Pig blood and cobra venom used to increase human lung transplant viability
Medical researchers at Vanderbilt University Medical Center, Nashville, have found a way to maintain donor lung viability for transplantation. The method was even shown to return viability to transplant tissues that would otherwise have been deemed too damaged to use. The technique could substantially increase the ratio of donor-to-recipient transplants, saving lives and speeding access to treatment.
In the paper, "Immune characterization of a xenogeneic human lung cross-circulation support system," published in Science Advances, the researchers detail how they kept lungs viable for 24 hours.
In the introduction of the paper, the authors point to the low rate of donated lung use, citing estimates that only around 25% of lungs taken from donors make it to recipients. The study references time as the main obstacle, as even the best lung preservation methods have just a six-hour window for the transplant to take place. Beyond this time frame, the lungs begin to acquire damage that makes them ill-suited for the already difficult task of implantation in another human.
Pig blood to the rescue
The researchers developed a cross-circulation method of connecting the circulatory system of a living pig to the removed donor lungs. The method is not unlike what takes place during some open-heart surgeries, where a blood donor's circulatory system is connected to that of the patient providing oxygenated blood in a real-time transfusion.
The researchers showed that their method not only works to keep the viability window open longer but also supports the viability and functional recovery of human donor lungs that would otherwise be declined for transplantation.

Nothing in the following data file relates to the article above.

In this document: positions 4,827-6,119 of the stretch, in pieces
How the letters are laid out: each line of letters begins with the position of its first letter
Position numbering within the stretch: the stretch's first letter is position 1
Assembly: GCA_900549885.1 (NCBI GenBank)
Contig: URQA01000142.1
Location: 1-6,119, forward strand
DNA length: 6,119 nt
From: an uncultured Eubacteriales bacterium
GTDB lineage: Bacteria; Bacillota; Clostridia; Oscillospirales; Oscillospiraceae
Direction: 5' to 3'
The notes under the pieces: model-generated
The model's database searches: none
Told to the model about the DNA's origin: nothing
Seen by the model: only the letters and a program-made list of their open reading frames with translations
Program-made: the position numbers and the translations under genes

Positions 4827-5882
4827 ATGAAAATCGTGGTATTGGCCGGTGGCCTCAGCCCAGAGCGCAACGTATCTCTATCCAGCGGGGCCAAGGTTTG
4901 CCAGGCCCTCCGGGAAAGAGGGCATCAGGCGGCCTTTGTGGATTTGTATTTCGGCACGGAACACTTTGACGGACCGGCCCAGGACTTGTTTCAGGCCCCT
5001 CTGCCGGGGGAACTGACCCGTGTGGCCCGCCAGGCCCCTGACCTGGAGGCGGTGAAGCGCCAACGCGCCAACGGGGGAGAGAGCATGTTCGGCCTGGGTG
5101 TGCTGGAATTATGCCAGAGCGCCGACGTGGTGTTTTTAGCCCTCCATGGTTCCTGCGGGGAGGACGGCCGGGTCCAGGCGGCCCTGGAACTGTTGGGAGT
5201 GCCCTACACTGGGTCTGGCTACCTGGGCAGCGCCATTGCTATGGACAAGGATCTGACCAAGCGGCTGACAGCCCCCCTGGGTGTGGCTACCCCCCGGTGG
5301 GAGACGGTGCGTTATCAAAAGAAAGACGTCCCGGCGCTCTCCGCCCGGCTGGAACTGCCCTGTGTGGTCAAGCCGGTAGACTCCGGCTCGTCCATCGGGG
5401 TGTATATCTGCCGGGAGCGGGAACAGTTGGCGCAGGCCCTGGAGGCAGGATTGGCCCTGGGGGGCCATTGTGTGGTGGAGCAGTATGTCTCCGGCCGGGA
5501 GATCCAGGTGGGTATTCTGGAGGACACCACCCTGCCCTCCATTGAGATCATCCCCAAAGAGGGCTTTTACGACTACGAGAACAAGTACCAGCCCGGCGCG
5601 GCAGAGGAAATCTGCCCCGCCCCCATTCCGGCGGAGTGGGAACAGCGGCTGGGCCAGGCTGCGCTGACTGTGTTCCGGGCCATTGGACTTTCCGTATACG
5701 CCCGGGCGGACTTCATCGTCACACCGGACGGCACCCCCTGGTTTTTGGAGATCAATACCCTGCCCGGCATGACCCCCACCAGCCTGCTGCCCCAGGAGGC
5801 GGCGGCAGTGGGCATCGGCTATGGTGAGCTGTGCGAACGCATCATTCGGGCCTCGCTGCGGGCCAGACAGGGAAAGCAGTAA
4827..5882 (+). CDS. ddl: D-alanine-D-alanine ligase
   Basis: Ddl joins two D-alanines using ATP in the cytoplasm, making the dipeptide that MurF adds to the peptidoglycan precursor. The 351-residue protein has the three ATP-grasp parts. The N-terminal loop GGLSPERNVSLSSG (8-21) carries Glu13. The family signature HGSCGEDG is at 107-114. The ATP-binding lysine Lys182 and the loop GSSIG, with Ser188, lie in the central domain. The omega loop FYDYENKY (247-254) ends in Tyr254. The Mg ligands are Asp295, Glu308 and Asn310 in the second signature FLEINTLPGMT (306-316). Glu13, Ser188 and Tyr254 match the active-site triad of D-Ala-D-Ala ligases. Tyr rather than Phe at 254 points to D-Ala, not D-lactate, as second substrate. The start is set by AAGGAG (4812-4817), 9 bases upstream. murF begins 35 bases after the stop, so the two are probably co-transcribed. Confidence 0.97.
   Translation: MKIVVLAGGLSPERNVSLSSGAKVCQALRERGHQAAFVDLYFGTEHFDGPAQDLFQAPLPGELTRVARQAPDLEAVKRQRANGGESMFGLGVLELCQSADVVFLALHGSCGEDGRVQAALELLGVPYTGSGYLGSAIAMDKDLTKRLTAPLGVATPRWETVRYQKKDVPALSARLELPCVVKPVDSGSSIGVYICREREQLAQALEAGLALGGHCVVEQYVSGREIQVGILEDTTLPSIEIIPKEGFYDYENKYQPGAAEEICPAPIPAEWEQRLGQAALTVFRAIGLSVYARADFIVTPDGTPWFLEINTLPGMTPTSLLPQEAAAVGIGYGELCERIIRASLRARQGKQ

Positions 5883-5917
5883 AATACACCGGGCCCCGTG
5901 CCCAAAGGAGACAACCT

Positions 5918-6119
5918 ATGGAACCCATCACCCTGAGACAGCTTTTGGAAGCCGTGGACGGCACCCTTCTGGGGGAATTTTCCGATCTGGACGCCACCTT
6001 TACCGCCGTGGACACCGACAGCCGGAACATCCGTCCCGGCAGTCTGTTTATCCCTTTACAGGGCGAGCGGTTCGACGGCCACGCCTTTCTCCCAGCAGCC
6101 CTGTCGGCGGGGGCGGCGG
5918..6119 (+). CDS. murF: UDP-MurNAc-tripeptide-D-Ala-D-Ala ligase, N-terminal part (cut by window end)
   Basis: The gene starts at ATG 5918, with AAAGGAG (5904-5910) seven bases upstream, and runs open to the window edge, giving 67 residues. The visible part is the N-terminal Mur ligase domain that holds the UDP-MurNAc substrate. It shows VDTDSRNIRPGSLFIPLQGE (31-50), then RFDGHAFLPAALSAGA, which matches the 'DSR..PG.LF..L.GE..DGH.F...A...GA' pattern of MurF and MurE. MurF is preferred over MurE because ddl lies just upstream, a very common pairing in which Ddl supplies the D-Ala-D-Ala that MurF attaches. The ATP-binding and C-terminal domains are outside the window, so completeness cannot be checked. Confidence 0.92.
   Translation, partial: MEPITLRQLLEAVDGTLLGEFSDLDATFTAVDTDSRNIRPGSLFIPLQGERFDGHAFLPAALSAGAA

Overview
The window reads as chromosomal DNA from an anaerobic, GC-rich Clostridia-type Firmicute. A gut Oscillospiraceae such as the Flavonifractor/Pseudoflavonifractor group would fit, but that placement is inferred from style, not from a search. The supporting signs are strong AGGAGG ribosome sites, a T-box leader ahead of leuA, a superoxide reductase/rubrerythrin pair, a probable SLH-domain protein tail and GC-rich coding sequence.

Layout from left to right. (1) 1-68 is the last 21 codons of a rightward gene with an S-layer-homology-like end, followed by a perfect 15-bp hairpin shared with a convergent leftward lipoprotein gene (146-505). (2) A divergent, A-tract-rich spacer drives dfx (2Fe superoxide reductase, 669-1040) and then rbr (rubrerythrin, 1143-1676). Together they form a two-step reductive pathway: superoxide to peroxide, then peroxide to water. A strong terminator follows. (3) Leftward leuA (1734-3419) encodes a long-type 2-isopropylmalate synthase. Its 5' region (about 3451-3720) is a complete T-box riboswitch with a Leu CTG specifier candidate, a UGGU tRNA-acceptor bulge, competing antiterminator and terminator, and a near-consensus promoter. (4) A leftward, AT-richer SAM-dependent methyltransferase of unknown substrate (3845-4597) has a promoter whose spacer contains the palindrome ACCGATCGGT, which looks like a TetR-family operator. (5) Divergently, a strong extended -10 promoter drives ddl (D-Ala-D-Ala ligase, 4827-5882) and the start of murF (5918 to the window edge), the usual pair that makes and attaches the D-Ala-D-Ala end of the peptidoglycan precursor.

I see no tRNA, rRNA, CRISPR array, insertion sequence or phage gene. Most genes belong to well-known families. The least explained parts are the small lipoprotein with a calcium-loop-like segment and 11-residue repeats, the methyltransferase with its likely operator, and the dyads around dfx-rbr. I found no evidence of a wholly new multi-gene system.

While the lungs were healthy enough for a transplant, another problem presented itself. There is already a strong donor rejection response in transplant recipients, and the pig-blood-preserved lungs were found to be rich in cellular infiltrates and deposits of pig antibodies.
Cobra venom will make it better
Researchers neutralized the pig blood deposited immunoglobulin in the lungs using cobra venom factor, a nontoxic protein in the venom from the cobra species Naja kaouthia. Previous research has found that this cobra venom component protein is a much more stable analog of a protein found in the human immune system. Where the human version (complement C3) lasts for a few minutes at most, the cobra venom factor remains stable for several hours, making it ideal for this application. Still, having piggy antibodies in donor tissue is not ideal.
After 24 hours of the xenogeneic cross-circulation, donor lungs maintained the preservation of global architecture and showed improvements in appearance and recruitment of consolidated segments. The lungs actually improved in overall viability for transplant over time, the opposite of what is seen in typical transplant preservation techniques.
Future research will look to improve upon this impressive proof of concept. One possible direction the authors are interested in is the possibility that genetically immunodeficient pigs could be developed for the express purpose of being transplant chaperones to avoid the antibody intrusion issue.
More information: Wei K. Wu et al, Immune characterization of a xenogeneic human lung cross-circulation support system, Science Advances (2023). DOI: 10.1126/sciadv.ade7647
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